Inland Marine Insurance
Inland marine insurance is a specific type of policy that protects a business’s goods, materials, and equipment during transportation and storage.
Does your small business ship valuable items? Do you have a work vehicle that carries specialized equipment? Do you have goods in a warehouse run by a third party?
Then you may need inland marine insurance in order to keep your business and its belongings safe.
Similar to its counterpart—ocean marine insurance—inland marine insurance is a specific type of policy that protects a business’s goods, materials, and equipment during transportation and storage. The main difference is that it covers products that go over land, not by sea.
But how does inland marine insurance work and what does it cover? Let’s dive in!
The term “marine” tends to throw off most people who aren’t intimately familiar with the inner workings of insurance. This is an understandable mistake, since it’s easy to confuse it with ocean marine insurance coverage.
As the name implies, ocean marine insurance protects transported goods and equipment that are carried overseas. It provides additional coverage from:
Inland marine insurance coverage was created as a counterpart to ocean marine. Prior to inland marine insurance, protection on goods lasted as far as the ports. But those goods still had further to go over land or by inland waterways before they reached their final destinations.
So, it made sense for insurance companies to offer protection for those losses as well. That insurance became known as inland marine insurance. It eventually evolved to the coverage we know today – coverage for property that regularly leaves an insured premises in the custody of the insured or entrusted by the insured to a third party.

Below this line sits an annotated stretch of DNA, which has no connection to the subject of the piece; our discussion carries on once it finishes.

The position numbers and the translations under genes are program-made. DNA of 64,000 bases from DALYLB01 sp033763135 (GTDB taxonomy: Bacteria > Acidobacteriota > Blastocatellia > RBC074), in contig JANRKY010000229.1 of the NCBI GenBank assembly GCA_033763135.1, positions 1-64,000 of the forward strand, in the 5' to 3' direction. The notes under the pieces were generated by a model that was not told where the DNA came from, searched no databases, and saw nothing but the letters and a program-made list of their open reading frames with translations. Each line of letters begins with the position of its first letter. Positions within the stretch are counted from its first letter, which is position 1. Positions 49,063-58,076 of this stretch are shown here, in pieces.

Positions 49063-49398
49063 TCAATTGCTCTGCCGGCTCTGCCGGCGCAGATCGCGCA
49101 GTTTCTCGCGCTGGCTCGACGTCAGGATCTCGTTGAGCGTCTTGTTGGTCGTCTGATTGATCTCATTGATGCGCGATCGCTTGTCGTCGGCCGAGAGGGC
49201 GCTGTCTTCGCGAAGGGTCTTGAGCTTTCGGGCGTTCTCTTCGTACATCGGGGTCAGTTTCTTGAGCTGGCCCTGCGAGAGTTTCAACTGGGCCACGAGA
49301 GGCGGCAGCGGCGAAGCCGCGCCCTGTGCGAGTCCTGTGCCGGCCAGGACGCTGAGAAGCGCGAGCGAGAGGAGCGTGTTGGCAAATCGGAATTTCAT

When deciding what insurance you need, consider how your goods will be transported or where they may be located. It may be that you require both inland marine and ocean marine insurance in order to fully protect your business’s goods and equipment.
What does inland marine insurance cover?
Inland marine is what’s known as a “floater” policy: its coverage follows the insured property wherever it goes.
Inland marine coverage can help cover the cost of replacing or repairing equipment, whether it was stolen, lost, or damaged.
You might be thinking that your equipment is covered because you have commercial property insurance. However, a commercial property policy only insures items that were kept at the specifically listed location. Inland marine covers some of your exposure gaps by protecting your items when they’re on the go. This extends to various transportation methods, such as:
In addition to a standard policy, there are other types of inland marine add-ons and endorsements that provide specialized coverage, including:
If you have an inland marine policy, you won’t have to worry about the financial cost as a result of loss or damage to your or your client’s goods or equipment or tools while on the go.
Almost every company can benefit from inland marine insurance. Whether it’s for smaller items like laptops, cameras, and office hardware, or you need to insure heavy machinery and equipment, an inland marine policy is a wise investment for any business that moves its belongings from place to place.
That said, there are certain types of businesses that absolutely need it. Businesses typically suited for this type of policy include those that:
Common examples of professions that obtain inland marine include photographers, artists, contractors, landscapers, food trucks, and interior designers.
Covered. Inland marine covers the business equipment (of the named insured) while away from the insured’s premises.